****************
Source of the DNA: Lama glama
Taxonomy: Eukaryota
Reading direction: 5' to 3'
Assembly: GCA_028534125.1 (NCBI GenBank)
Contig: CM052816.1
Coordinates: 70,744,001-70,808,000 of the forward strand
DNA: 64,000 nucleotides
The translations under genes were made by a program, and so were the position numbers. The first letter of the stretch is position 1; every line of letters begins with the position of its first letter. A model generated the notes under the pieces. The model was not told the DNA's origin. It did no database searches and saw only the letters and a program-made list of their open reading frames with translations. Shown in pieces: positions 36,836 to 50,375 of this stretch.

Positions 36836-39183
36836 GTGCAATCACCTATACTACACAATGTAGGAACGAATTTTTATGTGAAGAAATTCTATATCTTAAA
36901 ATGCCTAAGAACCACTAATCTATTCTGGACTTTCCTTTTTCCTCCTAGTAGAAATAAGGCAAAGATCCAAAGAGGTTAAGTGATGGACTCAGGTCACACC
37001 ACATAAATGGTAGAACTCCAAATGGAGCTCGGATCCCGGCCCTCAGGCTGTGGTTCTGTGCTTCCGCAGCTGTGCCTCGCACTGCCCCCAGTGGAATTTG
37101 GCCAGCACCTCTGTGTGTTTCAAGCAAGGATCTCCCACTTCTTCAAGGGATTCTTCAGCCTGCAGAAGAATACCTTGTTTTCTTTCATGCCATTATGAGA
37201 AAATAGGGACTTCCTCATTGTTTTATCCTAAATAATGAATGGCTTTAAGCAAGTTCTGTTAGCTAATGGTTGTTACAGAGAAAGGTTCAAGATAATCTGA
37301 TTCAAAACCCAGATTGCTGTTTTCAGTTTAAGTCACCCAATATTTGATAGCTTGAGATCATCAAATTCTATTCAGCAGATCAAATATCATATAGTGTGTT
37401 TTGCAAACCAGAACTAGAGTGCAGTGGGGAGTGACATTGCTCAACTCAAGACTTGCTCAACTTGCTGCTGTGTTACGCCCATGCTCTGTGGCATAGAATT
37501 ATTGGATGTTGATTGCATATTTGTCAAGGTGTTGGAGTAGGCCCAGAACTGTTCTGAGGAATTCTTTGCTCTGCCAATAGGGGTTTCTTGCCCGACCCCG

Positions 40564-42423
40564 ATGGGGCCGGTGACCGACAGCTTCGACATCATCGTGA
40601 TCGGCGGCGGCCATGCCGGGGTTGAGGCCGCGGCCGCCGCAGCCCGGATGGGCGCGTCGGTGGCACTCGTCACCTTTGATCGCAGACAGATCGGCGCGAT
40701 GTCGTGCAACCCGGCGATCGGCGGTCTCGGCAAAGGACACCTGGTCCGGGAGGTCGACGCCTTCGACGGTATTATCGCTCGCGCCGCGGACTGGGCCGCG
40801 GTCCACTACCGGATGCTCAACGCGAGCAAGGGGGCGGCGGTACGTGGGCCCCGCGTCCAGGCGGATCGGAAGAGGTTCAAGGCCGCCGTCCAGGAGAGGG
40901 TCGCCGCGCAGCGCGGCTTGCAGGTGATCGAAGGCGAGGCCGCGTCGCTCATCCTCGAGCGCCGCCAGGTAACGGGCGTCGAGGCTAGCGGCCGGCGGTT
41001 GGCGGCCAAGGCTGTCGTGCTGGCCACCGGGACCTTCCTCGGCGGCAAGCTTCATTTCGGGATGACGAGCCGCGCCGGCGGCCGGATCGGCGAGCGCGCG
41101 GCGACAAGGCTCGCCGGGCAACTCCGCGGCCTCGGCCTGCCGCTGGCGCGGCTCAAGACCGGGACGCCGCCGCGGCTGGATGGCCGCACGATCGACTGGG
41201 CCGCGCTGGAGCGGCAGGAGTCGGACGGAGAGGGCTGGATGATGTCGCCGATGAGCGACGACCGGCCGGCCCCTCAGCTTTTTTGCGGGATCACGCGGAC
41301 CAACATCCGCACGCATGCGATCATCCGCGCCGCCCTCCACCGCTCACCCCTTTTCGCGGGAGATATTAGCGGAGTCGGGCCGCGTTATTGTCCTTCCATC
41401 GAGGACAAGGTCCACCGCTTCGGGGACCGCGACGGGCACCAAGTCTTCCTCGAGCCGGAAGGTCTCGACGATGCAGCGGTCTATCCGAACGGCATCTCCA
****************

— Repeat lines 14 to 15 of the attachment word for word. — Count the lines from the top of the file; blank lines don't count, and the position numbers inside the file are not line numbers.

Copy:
37201 AAATAGGGACTTCCTCATTGTTTTATCCTAAATAATGAATGGCTTTAAGCAAGTTCTGTTAGCTAATGGTTGTTACAGAGAAAGGTTCAAGATAATCTGA
37301 TTCAAAACCCAGATTGCTGTTTTCAGTTTAAGTCACCCAATATTTGATAGCTTGAGATCATCAAATTCTATTCAGCAGATCAAATATCATATAGTGTGTT